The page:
A court decision last week blocked $1 billion in potential budget savings for the state. And it made clear something else about California's never-ending budget crisis:
While the state constitution says that the budget must be balanced, provisions of that constitution make balancing the buget virtually impossible.
The new court decision said the state couldn't take money dedicated to early childhood programs through the First Five programs.
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These programs have plenty of money because they were created by a ballot initiative with designated tax moneys.
But the legislature and governor had been interested -- and with good reason -- in moving some money from these programs, which have surpluses, to other programs on children's health that are suffering cutbacks.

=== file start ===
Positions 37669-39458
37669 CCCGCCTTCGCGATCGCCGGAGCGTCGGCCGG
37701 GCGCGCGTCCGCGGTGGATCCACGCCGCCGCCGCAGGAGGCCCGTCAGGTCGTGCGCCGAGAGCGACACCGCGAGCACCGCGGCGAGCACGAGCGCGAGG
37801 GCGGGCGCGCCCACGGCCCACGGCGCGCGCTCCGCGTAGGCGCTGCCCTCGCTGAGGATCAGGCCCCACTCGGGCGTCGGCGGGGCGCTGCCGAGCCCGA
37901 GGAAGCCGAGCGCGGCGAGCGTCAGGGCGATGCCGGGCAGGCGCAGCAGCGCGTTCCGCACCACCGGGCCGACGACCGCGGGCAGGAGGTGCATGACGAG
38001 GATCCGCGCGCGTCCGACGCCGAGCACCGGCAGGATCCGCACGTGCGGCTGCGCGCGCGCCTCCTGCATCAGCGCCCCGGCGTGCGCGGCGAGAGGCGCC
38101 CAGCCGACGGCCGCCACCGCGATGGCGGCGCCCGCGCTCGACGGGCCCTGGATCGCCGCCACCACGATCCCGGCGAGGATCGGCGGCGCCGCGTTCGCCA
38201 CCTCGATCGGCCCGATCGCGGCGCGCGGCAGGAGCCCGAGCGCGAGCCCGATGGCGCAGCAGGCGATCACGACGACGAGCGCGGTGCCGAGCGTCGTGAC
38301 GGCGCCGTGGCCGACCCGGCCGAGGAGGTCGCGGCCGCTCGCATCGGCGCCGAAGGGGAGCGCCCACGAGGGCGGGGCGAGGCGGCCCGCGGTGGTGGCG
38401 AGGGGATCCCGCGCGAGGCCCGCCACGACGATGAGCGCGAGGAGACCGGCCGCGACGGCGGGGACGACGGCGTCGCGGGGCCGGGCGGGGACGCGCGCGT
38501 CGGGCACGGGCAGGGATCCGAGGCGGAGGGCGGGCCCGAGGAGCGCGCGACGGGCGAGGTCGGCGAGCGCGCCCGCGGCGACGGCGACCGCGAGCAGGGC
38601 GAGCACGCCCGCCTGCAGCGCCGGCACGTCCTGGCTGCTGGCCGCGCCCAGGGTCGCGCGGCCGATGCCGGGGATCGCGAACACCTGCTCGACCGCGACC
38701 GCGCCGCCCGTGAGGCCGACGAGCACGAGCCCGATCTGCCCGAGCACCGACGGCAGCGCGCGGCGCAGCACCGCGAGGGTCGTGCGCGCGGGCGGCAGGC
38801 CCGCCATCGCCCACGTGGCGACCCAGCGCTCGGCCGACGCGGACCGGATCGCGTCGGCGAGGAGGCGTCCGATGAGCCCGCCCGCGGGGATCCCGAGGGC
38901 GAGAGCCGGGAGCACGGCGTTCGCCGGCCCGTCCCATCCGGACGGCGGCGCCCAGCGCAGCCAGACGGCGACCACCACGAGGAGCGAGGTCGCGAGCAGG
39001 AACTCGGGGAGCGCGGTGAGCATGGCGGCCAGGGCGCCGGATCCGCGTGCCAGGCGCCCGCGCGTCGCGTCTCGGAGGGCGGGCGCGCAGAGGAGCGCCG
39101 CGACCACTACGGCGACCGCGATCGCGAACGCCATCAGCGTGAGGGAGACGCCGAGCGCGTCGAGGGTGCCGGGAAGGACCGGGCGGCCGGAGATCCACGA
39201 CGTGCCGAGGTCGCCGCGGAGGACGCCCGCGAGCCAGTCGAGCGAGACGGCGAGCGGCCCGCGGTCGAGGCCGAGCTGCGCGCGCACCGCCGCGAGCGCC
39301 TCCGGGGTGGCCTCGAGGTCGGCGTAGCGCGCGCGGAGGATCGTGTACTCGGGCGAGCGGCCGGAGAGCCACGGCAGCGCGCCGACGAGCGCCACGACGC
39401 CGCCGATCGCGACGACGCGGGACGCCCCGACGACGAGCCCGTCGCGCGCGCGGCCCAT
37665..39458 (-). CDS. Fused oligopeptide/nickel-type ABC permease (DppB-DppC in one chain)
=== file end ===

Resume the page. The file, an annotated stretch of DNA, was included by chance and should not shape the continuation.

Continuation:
A state court, however, said such transfers from one program to the other aren't permitted in California.
That's because the constitution makes it plain that decisions made by ballot initiatives -- including funding for these particular early childhood education programs -- cannot be amended without another vote of the people.
California is the only state where initiatives are so inflexible.
Which is why it's especially hard to balance the budget here. Lawmakers and governors have little discretion and ability to change up budgets.
They're locked in by ballot measures and the constitution itself.